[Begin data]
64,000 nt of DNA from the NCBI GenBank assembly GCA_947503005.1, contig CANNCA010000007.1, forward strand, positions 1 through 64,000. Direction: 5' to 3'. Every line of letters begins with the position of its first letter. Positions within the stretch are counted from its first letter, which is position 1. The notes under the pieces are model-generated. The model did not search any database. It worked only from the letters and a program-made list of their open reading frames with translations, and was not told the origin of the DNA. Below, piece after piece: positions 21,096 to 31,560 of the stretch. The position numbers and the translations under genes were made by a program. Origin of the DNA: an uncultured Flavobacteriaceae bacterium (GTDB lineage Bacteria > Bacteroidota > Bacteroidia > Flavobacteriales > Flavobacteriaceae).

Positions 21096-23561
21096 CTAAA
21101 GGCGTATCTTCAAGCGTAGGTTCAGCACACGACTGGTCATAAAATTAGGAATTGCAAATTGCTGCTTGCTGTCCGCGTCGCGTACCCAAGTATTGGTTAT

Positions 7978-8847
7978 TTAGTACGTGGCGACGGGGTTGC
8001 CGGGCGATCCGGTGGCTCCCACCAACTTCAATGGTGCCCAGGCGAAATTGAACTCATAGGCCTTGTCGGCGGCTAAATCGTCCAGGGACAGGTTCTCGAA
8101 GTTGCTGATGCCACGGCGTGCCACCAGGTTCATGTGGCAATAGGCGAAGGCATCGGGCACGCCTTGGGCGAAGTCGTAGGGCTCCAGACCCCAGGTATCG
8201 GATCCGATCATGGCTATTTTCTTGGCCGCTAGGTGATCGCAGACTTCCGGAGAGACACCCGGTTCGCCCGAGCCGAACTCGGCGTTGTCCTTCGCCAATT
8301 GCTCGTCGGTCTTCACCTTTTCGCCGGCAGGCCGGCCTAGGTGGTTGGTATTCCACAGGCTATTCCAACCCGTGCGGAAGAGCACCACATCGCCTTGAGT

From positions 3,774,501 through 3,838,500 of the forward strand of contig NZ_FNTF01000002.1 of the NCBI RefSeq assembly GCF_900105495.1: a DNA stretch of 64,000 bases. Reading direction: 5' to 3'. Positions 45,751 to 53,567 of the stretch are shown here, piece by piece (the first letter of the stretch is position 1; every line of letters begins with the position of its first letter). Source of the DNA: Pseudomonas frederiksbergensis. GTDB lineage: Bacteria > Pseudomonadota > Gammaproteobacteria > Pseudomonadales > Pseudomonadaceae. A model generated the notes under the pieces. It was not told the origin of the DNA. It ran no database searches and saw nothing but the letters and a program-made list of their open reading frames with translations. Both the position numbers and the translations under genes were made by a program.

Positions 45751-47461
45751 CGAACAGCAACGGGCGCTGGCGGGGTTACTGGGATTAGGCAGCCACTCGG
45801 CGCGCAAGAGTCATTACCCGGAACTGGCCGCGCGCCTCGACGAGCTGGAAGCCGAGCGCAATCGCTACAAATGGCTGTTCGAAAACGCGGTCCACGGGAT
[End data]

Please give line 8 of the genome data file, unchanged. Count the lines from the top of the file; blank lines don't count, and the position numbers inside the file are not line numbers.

8101 GTTGCTGATGCCACGGCGTGCCACCAGGTTCATGTGGCAATAGGCGAAGGCATCGGGCACGCCTTGGGCGAAGTCGTAGGGCTCCAGACCCCAGGTATCG